Jack Be Nimble, Jack Be Quick. Jack Can’t Decide to Stay or Quit.
The Great Resignation appears to have ended. But what’s the reason? Are employees too scared to jump ship, or have companies met the demands of the post-COVID workforce?
A post-pandemic workforce has demanded an increased life-work balance, remote and hybrid opportunities, better pay, and passion-aligned careers. During the Great Resignation, employers upped their game to entice new applicants. Therefore, this shift indicates that people keeping their jobs has less to do with the economy and more to do with worker happiness. Data from the Conference Board shows that workers are happier than they’ve been in 36 years (don’t drop the balloons just yet. Only 49% say they are happy in their job).
But there’s another side to every coin.
Job growth has cooled over the past few years and job postings are down 15% from a year ago according to Indeed, despite worker demand holding strong. Furthermore, the worker happiness trends may not persevere into the immediate future. As job growth cools, so too will wage growth; it will be harder to negotiate for a big raise. To top it off, 90% of companies also plan to implement return-to-office policies by the end of 2024.
As British philosophers The Clash once posited, “should I stay or should I go now? If I go there will be trouble. And if I stay, it will be double.”
Butler Ready to Serve California
This week, Laphonza Butler was sworn into the U.S. Senate after the passing of iconic Senator Diane Feinstein (CA). Appointed by Governor Gavin Newson, Butler is the first openly LGBTQ Black woman in Congress.
But who is Laphonza Butler? And how did she come to be appointed?
A close friend and premier donor to Vice President Kamala Harris, Senator Butler has a long history working in public relations, communications, and political campaigns. She is known as a strong advocate for abortion rights – the first Black woman to be president of EMILY’s List, a PAC that seeks to elect democratic, pro-choice women to positions of power.
And while her appointment has generated accolades from leaders ranging from Vice President Harris to NAACP President and CEO Derrick Johnson, not all have jumped on the Butler bandwagon.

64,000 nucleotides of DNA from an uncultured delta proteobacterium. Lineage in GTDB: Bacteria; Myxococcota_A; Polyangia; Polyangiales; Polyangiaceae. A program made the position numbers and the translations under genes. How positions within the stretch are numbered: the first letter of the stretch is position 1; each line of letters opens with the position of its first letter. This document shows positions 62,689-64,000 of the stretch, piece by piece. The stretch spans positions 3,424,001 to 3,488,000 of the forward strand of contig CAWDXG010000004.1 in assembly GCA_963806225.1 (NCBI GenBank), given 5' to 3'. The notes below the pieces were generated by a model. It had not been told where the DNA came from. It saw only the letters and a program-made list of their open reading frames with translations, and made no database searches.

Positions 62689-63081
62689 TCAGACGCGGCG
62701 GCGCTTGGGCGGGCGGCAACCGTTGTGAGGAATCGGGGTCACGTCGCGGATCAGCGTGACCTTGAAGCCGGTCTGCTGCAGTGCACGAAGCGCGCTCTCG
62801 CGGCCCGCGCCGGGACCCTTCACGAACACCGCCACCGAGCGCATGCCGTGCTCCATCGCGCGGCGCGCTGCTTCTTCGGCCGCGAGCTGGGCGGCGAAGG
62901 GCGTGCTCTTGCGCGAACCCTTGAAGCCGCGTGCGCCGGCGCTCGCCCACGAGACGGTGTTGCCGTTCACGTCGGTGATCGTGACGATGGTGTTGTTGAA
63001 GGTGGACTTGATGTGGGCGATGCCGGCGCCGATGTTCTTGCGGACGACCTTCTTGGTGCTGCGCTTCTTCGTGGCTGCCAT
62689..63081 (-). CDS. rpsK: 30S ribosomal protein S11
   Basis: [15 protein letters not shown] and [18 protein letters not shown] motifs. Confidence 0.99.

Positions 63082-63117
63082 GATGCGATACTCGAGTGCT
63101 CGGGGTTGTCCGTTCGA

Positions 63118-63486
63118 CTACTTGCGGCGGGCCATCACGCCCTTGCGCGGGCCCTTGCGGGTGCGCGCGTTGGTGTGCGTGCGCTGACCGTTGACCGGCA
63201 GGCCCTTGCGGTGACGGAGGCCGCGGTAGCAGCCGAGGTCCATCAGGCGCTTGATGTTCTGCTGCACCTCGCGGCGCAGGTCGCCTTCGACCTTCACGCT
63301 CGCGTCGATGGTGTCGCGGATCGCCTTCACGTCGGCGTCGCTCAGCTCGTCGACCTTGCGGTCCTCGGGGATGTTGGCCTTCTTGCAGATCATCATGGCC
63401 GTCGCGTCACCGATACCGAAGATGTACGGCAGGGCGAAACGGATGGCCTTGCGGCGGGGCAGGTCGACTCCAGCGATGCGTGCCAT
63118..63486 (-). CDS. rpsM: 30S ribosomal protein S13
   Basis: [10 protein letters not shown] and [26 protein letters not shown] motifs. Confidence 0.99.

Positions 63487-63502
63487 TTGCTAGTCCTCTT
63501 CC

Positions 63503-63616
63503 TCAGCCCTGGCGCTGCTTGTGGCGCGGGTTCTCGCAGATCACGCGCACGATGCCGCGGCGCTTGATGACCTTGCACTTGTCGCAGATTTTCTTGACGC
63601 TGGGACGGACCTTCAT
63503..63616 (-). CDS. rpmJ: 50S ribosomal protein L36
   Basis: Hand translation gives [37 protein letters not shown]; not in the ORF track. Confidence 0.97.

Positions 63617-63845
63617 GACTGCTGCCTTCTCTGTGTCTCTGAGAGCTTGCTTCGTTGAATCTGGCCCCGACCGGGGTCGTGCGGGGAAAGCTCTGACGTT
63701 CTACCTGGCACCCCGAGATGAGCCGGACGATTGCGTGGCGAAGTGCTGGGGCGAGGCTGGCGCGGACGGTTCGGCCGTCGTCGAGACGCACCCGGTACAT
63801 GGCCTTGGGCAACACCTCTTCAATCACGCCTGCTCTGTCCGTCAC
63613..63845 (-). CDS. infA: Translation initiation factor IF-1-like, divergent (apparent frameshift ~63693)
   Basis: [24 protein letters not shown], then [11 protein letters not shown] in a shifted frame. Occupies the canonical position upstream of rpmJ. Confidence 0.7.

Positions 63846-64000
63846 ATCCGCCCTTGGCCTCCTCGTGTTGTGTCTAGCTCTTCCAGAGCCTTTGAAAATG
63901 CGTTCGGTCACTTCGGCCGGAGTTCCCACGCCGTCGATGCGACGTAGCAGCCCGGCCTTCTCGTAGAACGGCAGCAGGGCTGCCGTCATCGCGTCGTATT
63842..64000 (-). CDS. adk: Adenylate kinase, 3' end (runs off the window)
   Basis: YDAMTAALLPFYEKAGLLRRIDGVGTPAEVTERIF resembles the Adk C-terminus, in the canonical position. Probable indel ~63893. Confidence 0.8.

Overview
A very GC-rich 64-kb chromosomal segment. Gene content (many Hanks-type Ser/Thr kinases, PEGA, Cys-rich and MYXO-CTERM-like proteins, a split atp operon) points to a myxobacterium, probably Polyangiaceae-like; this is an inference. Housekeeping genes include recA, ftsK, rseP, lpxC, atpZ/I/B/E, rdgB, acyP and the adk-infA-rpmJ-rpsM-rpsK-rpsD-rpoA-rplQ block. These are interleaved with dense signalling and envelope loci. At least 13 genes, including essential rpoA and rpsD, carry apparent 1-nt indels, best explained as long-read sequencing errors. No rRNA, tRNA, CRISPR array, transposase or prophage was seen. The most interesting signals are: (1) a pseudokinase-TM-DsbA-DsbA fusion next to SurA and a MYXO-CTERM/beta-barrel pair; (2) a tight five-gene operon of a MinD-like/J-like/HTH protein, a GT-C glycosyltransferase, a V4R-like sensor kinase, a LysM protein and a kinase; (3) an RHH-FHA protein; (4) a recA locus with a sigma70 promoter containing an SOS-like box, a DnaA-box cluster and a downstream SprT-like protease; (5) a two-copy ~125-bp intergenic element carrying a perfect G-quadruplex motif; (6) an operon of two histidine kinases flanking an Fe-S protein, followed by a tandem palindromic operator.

One of Butler’s final acts as president of EMILY’s List laid off some staffers – something employees felt as a betrayal to her pro-worker background. Others are frustrated over her connections to businesses in Silicon Valley that could be seen as less than labor-friendly, like Airbnb, which some claim is making houses more expensive, and Uber. Butler also faced heat for moving to Maryland for her role as president of Emily’s List two years ago, though she moved back to Los Angeles upon her appointment.
Senator Butler has not yet stated her intentions on whether or not she will run to keep the seat. If she does, she will have less than one year to make her case for staying in the Senate. Representatives Barbara Lee, Katie Porter, and Adam B. Schiff have each confirmed they are running for what they expected to be an open seat. If she decides to run, she would have the power of incumbency, but would start off well behind her rivals in campaign fundraising and key endorsements.
The Slow Knife is the Deadliest
Even during the worst parts of the COVID-19 pandemic and the opioid epidemic, heart disease and cancer topped the charts for the leading causes of death for people between the ages of 35 and 64. Today, the U.S. is no longer in a public health emergency, but these chronic illnesses are becoming increasingly worse. The Post found that in a quarter of the nation’s counties, mostly in the South and Midwest, working-age people are dying at a higher rate than 40 years ago.
Life expectancy in the U.S. is low compared to similar countries, and it seems to be getting worse. Declining overall health in the U.S., increasing obesity rates, and problems in the healthcare system have driven up death rates for decades. As a result of this issue, people tend to fear going to the doctor, or even the hospital, when health issues arise. The high COVID death rates in the U.S. proved this even further and has caused other health issues to fall behind.